There seems to be two schools of thought when it comes to art with words. One school (this is where my brother lives) hates it. “I don’t want to have to read art!” The other school (me!) loves it. “Words are pretty!” These are probably the people who also read the little blurbs in the back of books that describe the font used and its history, which leads me to my point: words can be art and not just in the literary sense. Just ask these famous typographers:
Stanley Morison: He wasn’t from Italy, but nonetheless, he is the creator of every college professor’s favorite font: Times New Roman. (I don’t know about you, but if one of my professor’s didn’t specify to write in Times New Roman I immediately switched to the slightly larger “Arial” font. College was a rebellious time for me.) Morison was an advisor for the British newspaper, The Times, and in 1931 recommended they update their print. Technically, the artist was Victor Lardent, but Morison gets the credit because he fully instructed Lardent’s work. I think it was similar to how famous artists are credited for pieces that their students work on too. I’m sure neither Morison, nor Lardent expected magical typing machines to be using their typeface every day nearly 100 years later.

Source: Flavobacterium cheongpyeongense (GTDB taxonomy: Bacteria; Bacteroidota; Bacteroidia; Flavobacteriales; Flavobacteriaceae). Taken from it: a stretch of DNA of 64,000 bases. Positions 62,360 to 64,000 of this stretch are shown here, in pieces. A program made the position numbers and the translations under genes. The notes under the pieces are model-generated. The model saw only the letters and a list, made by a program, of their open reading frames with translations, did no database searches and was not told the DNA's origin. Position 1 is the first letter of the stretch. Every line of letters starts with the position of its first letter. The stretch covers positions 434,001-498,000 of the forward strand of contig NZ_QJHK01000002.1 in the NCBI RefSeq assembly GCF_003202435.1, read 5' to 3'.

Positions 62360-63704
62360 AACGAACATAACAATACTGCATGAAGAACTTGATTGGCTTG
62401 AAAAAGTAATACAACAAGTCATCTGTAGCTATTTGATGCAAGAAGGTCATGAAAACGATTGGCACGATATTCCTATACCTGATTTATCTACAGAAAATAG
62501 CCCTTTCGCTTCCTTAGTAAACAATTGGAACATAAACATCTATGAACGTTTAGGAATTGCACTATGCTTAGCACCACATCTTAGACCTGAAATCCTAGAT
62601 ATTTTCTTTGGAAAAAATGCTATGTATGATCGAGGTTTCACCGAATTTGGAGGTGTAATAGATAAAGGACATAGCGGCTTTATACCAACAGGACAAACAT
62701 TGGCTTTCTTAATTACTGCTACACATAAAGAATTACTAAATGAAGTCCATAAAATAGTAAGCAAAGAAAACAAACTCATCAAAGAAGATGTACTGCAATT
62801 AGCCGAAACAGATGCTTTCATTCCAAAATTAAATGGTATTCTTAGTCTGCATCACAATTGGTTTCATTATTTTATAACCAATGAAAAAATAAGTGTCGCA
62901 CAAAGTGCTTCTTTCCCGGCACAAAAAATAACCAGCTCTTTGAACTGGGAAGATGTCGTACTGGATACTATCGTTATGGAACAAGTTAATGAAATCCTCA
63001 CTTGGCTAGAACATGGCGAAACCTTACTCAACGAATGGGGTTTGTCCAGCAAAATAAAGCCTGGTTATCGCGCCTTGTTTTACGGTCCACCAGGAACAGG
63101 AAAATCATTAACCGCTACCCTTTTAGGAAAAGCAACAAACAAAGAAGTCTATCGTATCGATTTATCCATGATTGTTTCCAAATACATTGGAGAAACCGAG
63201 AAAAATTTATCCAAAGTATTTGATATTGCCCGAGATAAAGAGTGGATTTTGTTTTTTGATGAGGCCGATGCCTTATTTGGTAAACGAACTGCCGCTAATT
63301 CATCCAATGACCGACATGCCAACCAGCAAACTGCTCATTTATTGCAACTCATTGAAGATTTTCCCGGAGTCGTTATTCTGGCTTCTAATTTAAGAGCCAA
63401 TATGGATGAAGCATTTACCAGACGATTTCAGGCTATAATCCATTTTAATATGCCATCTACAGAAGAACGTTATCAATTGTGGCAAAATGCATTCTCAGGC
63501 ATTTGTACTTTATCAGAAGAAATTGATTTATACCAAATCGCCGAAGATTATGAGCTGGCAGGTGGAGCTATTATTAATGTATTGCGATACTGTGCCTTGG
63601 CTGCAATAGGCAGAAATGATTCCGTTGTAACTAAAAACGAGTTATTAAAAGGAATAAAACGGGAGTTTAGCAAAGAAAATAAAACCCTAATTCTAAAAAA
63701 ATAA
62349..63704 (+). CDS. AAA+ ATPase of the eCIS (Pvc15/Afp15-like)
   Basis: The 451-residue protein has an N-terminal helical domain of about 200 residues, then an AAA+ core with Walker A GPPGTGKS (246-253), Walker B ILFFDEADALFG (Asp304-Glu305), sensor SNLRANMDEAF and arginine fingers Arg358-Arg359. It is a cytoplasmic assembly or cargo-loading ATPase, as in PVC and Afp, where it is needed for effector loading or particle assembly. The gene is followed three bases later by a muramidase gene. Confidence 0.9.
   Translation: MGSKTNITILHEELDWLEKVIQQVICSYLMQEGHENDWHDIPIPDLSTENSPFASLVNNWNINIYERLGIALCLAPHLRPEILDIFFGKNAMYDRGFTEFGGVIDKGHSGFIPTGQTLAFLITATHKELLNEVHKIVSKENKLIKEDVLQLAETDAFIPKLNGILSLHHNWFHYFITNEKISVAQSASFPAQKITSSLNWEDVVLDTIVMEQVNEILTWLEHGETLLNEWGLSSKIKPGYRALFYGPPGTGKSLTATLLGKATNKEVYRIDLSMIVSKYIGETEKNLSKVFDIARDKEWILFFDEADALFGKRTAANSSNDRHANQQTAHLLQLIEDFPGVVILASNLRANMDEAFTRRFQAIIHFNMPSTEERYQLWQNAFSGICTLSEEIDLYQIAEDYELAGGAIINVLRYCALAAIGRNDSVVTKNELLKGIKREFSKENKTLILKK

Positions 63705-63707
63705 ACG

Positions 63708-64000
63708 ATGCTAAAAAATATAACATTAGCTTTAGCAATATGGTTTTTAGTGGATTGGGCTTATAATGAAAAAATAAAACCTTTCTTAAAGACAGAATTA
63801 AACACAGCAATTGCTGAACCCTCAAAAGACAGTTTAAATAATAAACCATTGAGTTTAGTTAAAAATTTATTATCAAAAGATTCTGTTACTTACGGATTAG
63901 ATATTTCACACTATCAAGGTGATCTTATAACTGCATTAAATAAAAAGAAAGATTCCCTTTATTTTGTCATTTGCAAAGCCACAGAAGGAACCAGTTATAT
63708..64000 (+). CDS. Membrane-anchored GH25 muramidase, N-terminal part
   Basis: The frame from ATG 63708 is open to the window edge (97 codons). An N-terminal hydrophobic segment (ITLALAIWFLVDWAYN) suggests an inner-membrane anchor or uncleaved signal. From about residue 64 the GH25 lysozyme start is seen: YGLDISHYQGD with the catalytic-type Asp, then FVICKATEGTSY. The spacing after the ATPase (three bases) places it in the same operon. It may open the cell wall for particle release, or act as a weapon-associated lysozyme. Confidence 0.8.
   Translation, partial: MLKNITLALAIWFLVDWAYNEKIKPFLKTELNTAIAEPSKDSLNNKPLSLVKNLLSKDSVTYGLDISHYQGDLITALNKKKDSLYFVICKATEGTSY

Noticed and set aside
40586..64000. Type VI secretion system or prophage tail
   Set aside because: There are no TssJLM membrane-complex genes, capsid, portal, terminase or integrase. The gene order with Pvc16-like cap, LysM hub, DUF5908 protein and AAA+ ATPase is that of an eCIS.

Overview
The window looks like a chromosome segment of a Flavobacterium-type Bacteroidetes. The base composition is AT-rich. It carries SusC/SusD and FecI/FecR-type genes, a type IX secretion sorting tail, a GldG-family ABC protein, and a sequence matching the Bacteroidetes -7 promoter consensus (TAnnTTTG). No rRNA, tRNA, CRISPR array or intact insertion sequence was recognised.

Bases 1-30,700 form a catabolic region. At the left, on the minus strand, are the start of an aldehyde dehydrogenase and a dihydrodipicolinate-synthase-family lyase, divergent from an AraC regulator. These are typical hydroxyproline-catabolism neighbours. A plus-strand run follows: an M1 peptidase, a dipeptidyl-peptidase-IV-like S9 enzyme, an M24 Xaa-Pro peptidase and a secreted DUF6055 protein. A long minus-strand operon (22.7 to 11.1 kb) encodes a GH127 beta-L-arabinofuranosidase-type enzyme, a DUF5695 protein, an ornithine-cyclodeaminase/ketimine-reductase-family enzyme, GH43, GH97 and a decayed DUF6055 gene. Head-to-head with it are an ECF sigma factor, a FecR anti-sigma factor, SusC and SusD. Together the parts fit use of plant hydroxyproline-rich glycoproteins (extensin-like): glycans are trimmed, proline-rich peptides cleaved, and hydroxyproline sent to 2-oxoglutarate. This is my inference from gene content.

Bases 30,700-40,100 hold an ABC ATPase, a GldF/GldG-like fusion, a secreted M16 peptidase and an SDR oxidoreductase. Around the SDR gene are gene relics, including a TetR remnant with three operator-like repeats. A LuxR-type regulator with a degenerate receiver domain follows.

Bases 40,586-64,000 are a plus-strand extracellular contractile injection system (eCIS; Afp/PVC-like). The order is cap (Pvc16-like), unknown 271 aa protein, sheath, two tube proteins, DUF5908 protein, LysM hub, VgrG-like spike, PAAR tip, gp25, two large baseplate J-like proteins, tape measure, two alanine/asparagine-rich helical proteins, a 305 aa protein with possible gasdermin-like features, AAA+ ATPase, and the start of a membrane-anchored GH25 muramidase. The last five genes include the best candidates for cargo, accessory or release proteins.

Matthew Carter: Carter has to be on our list because he is the mind behind Verdana, which I like to use for this blog! If you’ve used Tahoma, Georgia, or a bunch of other fonts, you also have this guy to thank! Carter has created lettering for major newspapers like, Newsweek, The Washington Post, and the Boston Globe. He teaches at Yale, has won awards from the Art Institute of Boston, is a MacArthur “genius grant” recipient, and has his work in MoMA. I guess he’s a pretty accomplished guy, if you’re into elite awards and whatnot.
Carol Twombly: Women can be successful typographers too! You might not think so, if you Google lists of noteworthy typographers, but Twombly proves otherwise! She designed for Adobe, and I find her work particularly interesting because she created “Trajan” after translating ancient Roman inscriptions. Twombly is currently dabbling in some other art forms like textile painting, beading, and basket weaving.
What is your go-to font? Or should I say, of which are you most font?